Announcing The Inaugural B2B Web Usability Report

Towards the middle of last year, Dianna Huff reached out to Casie Gillette and me with a simple idea: We’d seen many reports on how B2B buyers find information online and what tactics B2B marketers were using to reach target audiences, but we couldn’t find anything of significance when it came to the buying experience once that buyer actually got to the vendor website.

  • What elements of the B2B vendor site were most valuable?
  • What elements supported trust and credibility?
  • What elements were frustrating, annoying, and absolute show stoppers?

We came up with was a 30+ question survey, and with the help of the RAIN Group, their perspective on this information. Our goal was to validate what B2B marketers were doing right, what they needed to improve, and hopefully help guide the B2B online marketing experience moving forward.

The survey responses were both validating and surprising and we’re excited to share our findings in this free, 32 page report: The 2014 B2B Web Usability Survey.

We hope you find it as valuable as we did. The full report can be downloaded, without form submission, through the following landing page:

The 2014 B2B Web Usability Report

Here are a few key takeaways, in addition to pre-release material we shared in the following blog posts (here and here):

Key Takeaway #1: B2B buyers need pricing and marketing collateral

The B2B buyer expects to qualify a vendor in a straight-forward process. Buyers are busy and face numerous demands on their time and attention. When they reach a vendor website, they expect a clear line of sight to Products and Services pages, augmented by technical information, case studies, and most importantly, pricing information, as seen in the data chart.

Key Takeaway #1: B2B buyers need pricing and marketing collateral

Key Takeaway #2: B2B vendors lack critical content marketing assets

B2B vendors are their own worst enemies when it comes to facilitating the buying process. Survey respondents indicated that vendor websites lack the crucial information they need. When asked, “What types of marketing collateral do you find to be lacking on most company sites”, respondents replied “case studies, white papers and articles,” “pricing” and “product reviews.”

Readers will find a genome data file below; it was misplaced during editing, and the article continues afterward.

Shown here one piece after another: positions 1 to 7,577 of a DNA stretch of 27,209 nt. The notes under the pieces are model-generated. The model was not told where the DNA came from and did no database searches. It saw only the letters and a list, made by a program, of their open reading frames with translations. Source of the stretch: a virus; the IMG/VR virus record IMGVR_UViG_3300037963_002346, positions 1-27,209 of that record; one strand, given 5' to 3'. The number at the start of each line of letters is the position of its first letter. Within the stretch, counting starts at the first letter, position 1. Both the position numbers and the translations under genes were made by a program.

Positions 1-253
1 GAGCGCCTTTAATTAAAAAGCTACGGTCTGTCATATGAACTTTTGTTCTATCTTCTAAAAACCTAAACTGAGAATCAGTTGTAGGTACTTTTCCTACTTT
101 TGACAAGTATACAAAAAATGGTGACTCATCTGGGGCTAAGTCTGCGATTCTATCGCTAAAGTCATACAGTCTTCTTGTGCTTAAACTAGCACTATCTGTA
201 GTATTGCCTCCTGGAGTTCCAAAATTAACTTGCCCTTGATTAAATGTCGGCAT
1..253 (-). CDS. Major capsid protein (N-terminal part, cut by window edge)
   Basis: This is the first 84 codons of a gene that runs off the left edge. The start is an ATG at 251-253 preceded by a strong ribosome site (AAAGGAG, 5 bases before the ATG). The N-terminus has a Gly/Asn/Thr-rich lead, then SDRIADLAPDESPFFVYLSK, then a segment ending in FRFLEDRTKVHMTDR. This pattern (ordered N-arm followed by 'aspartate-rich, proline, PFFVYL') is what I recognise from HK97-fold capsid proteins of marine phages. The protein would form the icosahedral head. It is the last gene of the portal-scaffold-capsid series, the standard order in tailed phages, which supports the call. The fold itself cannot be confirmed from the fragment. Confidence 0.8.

We were surprised but validated by this data. Marketers have been beating the “content is king” drum for a more than a few years; yet despite this roar, we continually hear from vendors that creating content is a daunting task (for various reasons).

Key Takeaway #2: B2B vendors lack critical content marketing assets

Key Takeaway #3: Social media activity has less of an minimal impact in the buyer decisioning process

As heavy social media users ourselves, we were surprised to learn that social media’s impact on the buying process is minimal. This is not to say social media doesn’t play a part in the vendor discovery process, but once B2B buyers get to the vendor website, social media plays much less of a role in validating the buying decision – as seen in the data chart.

Key Takeaway #3: Social media activity has less of an minimal impact in the buyer decisioning process

Want to learn more?

The full report, The 2014 B2B Web Usability Report from Dianna Huff / KoMarketing, can be downloaded without form submission, through the following landing page.

Again, we hope you find this report of value and let us know your thoughts and perspective via comments below!

  • Jen

    This is so interesting and helpful. I’m in the midst of revamping my own website and have found that being more specific about pricing, billing and how the process works if someone wants a service is necessary. What I find difficult is the fact that many of my services are project based and require a quote. Perhaps putting in price ranges will be helpful.

  • Jared

    Can you talk about the audience – how they were acquired and how the polling was conducted?

  • Derek Edmond

    @Jen – I hear you and we’ve discussed this finding considerably internally. A framework for pricing might make sense / or even case examples (I’ve been thinking about doing that in our own redesign). Thank you for commenting!

  • Derek Edmond

    @Jared – check out page 31 of the report, where we outline how we acquired responses and determined selections. Drop me an email if you want to discuss further and thank you for commenting as well.

  • @Jen — I have the same challenge as you, re: pricing. I quote by the project too. I’ve added baseline pricing plus ranges to my website.

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